son previous to his departure.

The widowed father wept over his twin sons, and invoking a blessing on
them, saw their little arms sundered, and each conveyed to the houses of
those who had undertaken to be their protectors, while he again
proceeded towards India. The names of the twin sons were George and
Charles: the former was committed to the care of Mr. Morris, the other
to Mr. Sim. Yet it seemed as if these innocent pledges of a family
union, instead of destroying, strengthened the deep-rooted animosity
that existed between them. Not a month passed that they did not, in some
way, manifest their hatred of and their persecution towards each other.

The squire exhibited a proof of his vindictiveness, in not permitting
the child of his son to remain beneath his roof. He had a small property
in Devonshire, which was rented by an individual who, with his wife, had
been servants under his father. To them George Morris, one of the infant
sons of poor Maria, before he was yet twelve months old, was sent, with
an injunction that he should be brought up as their own son, that he
should be taught to consider himself as such, and bear their name.

The boy Charles, whose lot it was to be placed under the protection of
his mother's parents, was more fortunate. The love they had borne
towards their Maria they now lavished upon him. They called him by their
own name--they spoke of him as their heir, as their _sole_ heir, and
they inquired not after his brother. That brother became included in the
hatred which Mrs. Sim, at least, bore to his father's family. As he grew
up, his father's name was not mentioned in his presence. He was taught
to call his grandfather--father, and his grandmother--mother; and
withal, his mother so called instilled into his earliest thoughts an
abhorrence of the inmates of Morris House. At times his grandfather
whispered to her on such occasions, "Do not do the like of that, dear;
we know not how it may end." But she regarded not his admonitions, and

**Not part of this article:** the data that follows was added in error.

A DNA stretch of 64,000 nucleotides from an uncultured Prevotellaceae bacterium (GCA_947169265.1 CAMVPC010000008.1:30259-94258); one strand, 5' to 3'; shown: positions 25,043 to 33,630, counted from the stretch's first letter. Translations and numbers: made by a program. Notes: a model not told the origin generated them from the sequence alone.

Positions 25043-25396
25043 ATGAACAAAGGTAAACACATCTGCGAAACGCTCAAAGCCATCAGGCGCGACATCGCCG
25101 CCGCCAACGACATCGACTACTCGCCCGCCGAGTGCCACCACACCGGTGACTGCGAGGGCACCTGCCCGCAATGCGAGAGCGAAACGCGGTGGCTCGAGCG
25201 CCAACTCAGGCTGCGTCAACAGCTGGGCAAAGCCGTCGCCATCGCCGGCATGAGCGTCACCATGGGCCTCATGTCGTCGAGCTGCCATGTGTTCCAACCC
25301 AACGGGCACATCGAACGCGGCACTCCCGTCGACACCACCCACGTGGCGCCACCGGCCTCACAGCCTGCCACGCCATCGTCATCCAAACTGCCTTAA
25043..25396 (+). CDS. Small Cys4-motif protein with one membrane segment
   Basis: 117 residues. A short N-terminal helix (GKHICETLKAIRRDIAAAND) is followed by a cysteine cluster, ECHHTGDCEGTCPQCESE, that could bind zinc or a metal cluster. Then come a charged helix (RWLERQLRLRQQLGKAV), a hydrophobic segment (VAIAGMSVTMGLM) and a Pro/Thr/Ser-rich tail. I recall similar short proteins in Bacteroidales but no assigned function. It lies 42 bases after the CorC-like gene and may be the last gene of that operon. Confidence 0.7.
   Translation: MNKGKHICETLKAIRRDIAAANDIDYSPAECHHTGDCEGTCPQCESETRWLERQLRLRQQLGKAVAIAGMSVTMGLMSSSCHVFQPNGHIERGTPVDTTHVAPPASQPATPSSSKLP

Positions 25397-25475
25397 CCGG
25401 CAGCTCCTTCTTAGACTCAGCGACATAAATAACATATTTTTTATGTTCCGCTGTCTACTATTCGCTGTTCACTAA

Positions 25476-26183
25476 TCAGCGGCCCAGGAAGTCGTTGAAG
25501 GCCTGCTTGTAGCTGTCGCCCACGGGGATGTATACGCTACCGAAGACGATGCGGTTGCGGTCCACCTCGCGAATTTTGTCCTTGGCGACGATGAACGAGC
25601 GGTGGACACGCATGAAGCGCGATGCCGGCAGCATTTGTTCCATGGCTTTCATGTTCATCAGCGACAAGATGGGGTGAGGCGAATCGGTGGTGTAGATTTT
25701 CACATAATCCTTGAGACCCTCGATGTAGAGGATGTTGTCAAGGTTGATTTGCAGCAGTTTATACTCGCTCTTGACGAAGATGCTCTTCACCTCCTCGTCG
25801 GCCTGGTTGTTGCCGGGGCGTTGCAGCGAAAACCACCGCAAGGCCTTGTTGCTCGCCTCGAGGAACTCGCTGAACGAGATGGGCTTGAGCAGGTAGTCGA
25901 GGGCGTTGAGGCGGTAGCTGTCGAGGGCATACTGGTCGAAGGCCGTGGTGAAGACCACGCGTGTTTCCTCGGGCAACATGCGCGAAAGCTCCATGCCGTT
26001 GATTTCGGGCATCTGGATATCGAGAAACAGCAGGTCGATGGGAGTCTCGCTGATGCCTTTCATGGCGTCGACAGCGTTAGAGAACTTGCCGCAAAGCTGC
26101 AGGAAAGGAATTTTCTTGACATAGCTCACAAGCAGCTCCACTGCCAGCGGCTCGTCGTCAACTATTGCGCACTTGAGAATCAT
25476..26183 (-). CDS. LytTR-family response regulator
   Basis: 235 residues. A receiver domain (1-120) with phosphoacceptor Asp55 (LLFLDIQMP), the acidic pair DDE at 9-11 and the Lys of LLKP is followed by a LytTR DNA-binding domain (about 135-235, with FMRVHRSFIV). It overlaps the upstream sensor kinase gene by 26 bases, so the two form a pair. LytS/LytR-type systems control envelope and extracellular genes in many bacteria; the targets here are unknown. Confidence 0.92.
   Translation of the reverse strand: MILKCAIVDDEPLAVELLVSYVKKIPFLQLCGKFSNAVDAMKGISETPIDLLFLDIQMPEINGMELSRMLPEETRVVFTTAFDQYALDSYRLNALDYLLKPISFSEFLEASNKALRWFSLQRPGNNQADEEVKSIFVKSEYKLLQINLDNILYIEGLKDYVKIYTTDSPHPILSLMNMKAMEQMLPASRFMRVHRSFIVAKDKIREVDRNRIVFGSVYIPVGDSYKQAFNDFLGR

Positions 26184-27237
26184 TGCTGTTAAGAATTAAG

she strove that her grandchild should hold the very name of Morris in

The peasants to whose keeping George was confided, occupied, as has been
stated, a small farm under his grandfather, which lay on the banks of
the Dart, a few miles from Totnes. Their name was Prescot: they were
cold-hearted and ignorant people; they had no children of their own, nor
affection for those of others; neither had they received instructions to
show any to him whom they were to adopt as a son; and if they had been
arraigned for not doing so, they were of a character to have said with
Shylock--"It is not in the bond." When he grew up, there was then no
school in that part of Devonshire to which they could have sent him, had
they been inclined; but they were not inclined; though, if they had had
the power to educate him, they could have referred again to their bond,
and said that no injunction to educate him was mentioned there. His
first ideas were a consciousness of cruelty and oppression. At seven
years of age he was sent to herd a few sheep upon Dartmoor; before he
was nine, he was placed as a parish apprentice to the owner of a tin
mine, and buried from the light of heaven.

Often and anxiously Lieutenant Morris wrote from India, inquiring after
his sons. He sent presents--love-gifts to each; but his letters were
unheeded, his presents disregarded. His children grew up in ignorance of
his existence, or of the existence of each other.

It was about eighteen years after the death of Maria, and what is called
an annual _Revel_ was held at Ashburton. Prizes were to be awarded to
the best wrestlers, and hundreds were assembled from all parts of
Devonshire to witness the sports of the day. Two companies of soldiers
were stationed in the town at the time, and the officers, at the